“Even though you knew Joel was in pain, he tried not to show it. He didn’t want us to experience it. He was trying to shield us,” Vernon Burnette said.
Their son filed a lawsuit against PainCARE and its doctors in December 2010 because he was finding it impossible to work and wanted to ensure he had the money needed for future medical care and help at home, his father said.
“Joel wanted to be independent, take care of his own needs. He wanted his dignity, and he didn’t want to be a burden to us,” his father said.
Burnette took his life before his case could be heard in court. His parents said he had a history of bipolar disorder and in the past had admitted himself to psychiatric hospitals for treatment of depression. But in recent years, those issues had been under control, his parents said.
The pain and disability changed things, Vernon Burnette said. “I told him to reach for as much as he could. I think he was doing that. I guess that wasn’t enough for him.”
Burnette’s parents said they took up the lawsuit against PainCARE and Eubanks to raise public awareness about the risks of complications from pain injections.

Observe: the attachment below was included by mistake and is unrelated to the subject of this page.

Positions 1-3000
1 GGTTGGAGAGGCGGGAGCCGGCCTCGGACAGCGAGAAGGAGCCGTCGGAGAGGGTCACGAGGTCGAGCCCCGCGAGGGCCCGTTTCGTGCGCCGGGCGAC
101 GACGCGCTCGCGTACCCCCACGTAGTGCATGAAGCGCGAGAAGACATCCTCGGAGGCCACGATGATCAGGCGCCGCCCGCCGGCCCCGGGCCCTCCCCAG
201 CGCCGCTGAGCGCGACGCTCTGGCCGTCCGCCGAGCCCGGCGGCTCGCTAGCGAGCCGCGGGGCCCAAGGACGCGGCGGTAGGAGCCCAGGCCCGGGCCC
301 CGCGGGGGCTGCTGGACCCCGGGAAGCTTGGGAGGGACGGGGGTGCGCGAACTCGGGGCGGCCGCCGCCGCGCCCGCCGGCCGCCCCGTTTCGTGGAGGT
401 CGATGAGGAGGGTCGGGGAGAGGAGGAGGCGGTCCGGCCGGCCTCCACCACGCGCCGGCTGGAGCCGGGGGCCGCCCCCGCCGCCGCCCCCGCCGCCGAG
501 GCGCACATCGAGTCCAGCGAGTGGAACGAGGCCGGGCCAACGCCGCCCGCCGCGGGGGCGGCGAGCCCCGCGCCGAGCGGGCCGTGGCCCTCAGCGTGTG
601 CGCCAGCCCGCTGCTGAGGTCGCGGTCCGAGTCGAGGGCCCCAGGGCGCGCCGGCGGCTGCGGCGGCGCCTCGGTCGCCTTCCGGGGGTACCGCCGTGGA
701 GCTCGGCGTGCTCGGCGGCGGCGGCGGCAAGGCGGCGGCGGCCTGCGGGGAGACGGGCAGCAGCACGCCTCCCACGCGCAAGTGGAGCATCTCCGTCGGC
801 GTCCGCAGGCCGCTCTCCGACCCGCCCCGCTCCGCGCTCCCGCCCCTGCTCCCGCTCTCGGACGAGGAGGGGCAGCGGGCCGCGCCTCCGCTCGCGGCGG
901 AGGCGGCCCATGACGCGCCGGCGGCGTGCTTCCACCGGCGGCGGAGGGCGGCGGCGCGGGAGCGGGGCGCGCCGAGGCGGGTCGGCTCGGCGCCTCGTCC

Even if the jury award stands, Burnette’s parents won’t collect the full amount. By Kansas law, non-economic damages, so-called pain and suffering awards, are capped at $250,000. That means the Burnettes’ award can be no higher than about $1.67 million.
In any case, Burnette’s father doesn’t see the jury award as compensation. “There’s a hole here. You can never fill it.”
“We want to find something worthwhile to do with the money, something Joel would do with it,” he said. “I think Joel deserves a legacy, something to help other people. We will do something where we know Joel will be smiling.”